In debate over reopening, “Visit Marfa” Facebook page becomes hotspot

“So does Marfa want people to come visit or stay away for a while??” one visitor wrote. “Confused by things I have read.”

MARFA — Since the City of Marfa runs the Marfa Visitor Center, its website and, until recently, a dedicated Instagram, locals and visitors might assume that city leaders also run a related “Visit Marfa” Facebook page.

Some city leaders assumed the same. But there’s no formal connection — and now city leaders are planning to beef up their own social media presence for tourists due to a difference in philosophy with the main “Visit Marfa” page concerning the coronavirus.

While tourism in Marfa has become a hot-button topic during the pandemic, the “Visit Marfa” page has remained an unabashed supporter of tourism in the region. But as the debate on everything from lockdown measures to face mask recommendations becomes increasingly partisan, the City of Marfa is wary of locals or residents perceiving tourist boosterism as its official city stance. Some city leaders were not even initially sure who was running the page.

Dan Dunlap, a former Marfa mayor and current city contractor, started the “Visit Marfa” Facebook page around 2008 while he was mayor. For a while, Patrick Rivera, Marfa’s assistant director of tourism, helped run it, further cementing the association some Marfans have between the page and official city outreach efforts.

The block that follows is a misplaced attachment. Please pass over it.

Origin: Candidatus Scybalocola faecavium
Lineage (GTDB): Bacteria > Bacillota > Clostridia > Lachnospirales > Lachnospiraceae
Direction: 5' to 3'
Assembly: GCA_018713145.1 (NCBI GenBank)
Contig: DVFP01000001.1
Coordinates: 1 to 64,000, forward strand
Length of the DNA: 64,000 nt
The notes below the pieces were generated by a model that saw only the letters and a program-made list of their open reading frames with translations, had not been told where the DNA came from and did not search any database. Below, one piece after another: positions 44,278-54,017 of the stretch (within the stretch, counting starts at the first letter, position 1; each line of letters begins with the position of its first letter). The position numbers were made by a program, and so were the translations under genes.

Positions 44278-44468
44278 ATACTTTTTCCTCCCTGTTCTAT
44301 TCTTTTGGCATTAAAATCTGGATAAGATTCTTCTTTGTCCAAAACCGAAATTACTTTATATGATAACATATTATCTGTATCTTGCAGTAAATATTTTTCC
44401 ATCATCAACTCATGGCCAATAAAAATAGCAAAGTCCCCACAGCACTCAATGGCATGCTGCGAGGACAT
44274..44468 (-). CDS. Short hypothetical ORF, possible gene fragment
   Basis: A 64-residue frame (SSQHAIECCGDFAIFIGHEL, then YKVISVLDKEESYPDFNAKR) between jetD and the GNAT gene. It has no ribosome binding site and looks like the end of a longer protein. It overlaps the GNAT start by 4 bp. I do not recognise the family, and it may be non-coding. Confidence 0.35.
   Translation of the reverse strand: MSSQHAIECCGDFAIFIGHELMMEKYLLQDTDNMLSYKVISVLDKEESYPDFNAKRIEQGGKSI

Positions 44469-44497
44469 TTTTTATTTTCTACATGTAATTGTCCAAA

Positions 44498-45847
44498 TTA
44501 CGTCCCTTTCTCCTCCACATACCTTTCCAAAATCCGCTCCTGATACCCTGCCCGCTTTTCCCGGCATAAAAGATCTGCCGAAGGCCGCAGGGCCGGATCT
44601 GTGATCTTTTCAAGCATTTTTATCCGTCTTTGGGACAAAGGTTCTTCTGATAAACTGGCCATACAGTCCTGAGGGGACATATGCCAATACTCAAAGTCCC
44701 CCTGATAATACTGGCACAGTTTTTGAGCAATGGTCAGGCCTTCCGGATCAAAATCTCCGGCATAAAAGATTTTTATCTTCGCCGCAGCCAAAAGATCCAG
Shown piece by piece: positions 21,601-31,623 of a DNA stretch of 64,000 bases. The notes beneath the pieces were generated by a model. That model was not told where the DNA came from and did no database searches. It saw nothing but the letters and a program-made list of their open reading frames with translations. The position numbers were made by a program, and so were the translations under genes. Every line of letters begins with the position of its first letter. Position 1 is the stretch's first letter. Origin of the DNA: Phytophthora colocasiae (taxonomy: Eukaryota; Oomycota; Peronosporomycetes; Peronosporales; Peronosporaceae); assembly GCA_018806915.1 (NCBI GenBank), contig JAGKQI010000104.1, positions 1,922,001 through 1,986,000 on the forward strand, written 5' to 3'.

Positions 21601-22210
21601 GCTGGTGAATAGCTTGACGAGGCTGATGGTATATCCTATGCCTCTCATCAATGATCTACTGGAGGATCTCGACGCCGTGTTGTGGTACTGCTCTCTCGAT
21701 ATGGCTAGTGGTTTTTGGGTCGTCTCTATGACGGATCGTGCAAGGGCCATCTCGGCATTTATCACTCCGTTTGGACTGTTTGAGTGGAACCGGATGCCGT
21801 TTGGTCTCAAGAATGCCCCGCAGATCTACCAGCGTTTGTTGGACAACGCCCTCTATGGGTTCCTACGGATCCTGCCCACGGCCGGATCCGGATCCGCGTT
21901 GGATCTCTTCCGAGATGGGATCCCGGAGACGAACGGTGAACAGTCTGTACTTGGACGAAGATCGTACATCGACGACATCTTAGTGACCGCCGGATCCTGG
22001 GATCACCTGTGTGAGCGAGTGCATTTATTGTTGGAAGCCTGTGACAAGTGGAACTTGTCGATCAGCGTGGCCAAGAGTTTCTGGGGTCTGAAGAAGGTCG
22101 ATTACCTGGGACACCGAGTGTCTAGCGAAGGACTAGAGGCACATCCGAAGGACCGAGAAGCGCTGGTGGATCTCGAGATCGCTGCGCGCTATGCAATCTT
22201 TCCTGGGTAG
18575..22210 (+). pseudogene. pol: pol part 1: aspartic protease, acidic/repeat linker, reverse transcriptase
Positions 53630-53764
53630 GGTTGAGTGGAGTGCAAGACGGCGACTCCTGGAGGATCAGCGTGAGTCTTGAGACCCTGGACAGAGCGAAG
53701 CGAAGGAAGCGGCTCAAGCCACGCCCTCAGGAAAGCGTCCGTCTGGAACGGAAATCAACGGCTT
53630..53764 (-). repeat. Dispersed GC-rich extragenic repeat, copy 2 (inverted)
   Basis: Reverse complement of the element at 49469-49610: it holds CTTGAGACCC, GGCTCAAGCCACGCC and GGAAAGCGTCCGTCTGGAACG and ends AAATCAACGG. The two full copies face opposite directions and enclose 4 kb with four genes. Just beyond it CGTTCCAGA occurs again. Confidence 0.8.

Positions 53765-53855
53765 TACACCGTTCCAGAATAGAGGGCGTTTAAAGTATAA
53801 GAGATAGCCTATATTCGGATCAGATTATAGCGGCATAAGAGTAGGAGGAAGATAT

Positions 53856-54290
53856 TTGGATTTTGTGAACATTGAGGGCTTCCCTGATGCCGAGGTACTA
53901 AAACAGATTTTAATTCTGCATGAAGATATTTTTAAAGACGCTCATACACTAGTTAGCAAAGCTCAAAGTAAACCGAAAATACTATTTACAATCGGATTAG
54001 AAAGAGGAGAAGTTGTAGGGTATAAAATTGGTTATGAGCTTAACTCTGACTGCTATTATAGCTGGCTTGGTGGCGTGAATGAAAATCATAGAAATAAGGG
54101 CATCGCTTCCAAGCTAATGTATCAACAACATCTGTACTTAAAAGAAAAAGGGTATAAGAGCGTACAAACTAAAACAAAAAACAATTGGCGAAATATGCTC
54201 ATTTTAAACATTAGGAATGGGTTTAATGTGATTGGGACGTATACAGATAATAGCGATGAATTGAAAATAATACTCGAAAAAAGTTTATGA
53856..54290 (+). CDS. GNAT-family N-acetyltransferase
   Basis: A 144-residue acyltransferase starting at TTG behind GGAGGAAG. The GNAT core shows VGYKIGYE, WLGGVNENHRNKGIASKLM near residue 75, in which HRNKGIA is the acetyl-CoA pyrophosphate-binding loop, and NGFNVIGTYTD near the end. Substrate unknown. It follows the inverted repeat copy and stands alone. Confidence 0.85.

But Dunlap parted ways with Rivera earlier this year, Dunlap said in an interview last week — a move he said had nothing to do with the current debate in Marfa over how to balance desires for tourist dollars with concerns about public safety.

Instead, Dunlap said, he had used his own credit card to pay to boost a post on the site. And “since my credit is going to be on the line here,” Dunlap decided to remove Rivera and become the only administrator.

By Monday night, the city had removed its official “Visit Marfa” Instagram page, VisitMarfaTX. Mayor Manny Baeza said the city wanted to streamline its online information for visitors, noting that it had been difficult to keep up with all of the different social media accounts.

“That page is going to be removed,” Baeza said. He said the city wanted to funnel visitors into several “designated sites,” including official web pages run by the city, the Marfa police, the Marfa library and the Marfa Visitors Center.

The developments are part of a growing divide over how this tourist region should respond to the current coronavirus pandemic, which has surged across Texas in recent weeks. Officials in both Presidio and Brewster counties have warned of possible spread, citing accelerating case-counts in the region.

The Facebook page has received fresh attention during the pandemic as it continues its core mission of directing visitors to Marfa businesses and area events. Texas leaders have been “reopening” the state for weeks and have overturned local rules meant to slow the spread of coronavirus, from face mask ordinances in Houston and the City of Presidio to the temporary ban on short-term rentals in Presidio County. But tri-county residents remain conflicted on whether local leaders should encourage visitors to the region, and some local businesses remain closed or are to-go or by-appointment only.

In the past week, the “Visit Marfa” Facebook page has posted more than a dozen times, including posts about local hotels, menu items at local restaurants and tourist attractions like Big Bend National Park. By contrast, the official “Visit Marfa” Instagram page hadn’t posted since February, when it remarked on a snow day. “I’ve taken the stance of not promoting [tourism] as much,” Rivera, the assistant tourism director who runs that page, said of his approach to the current pandemic.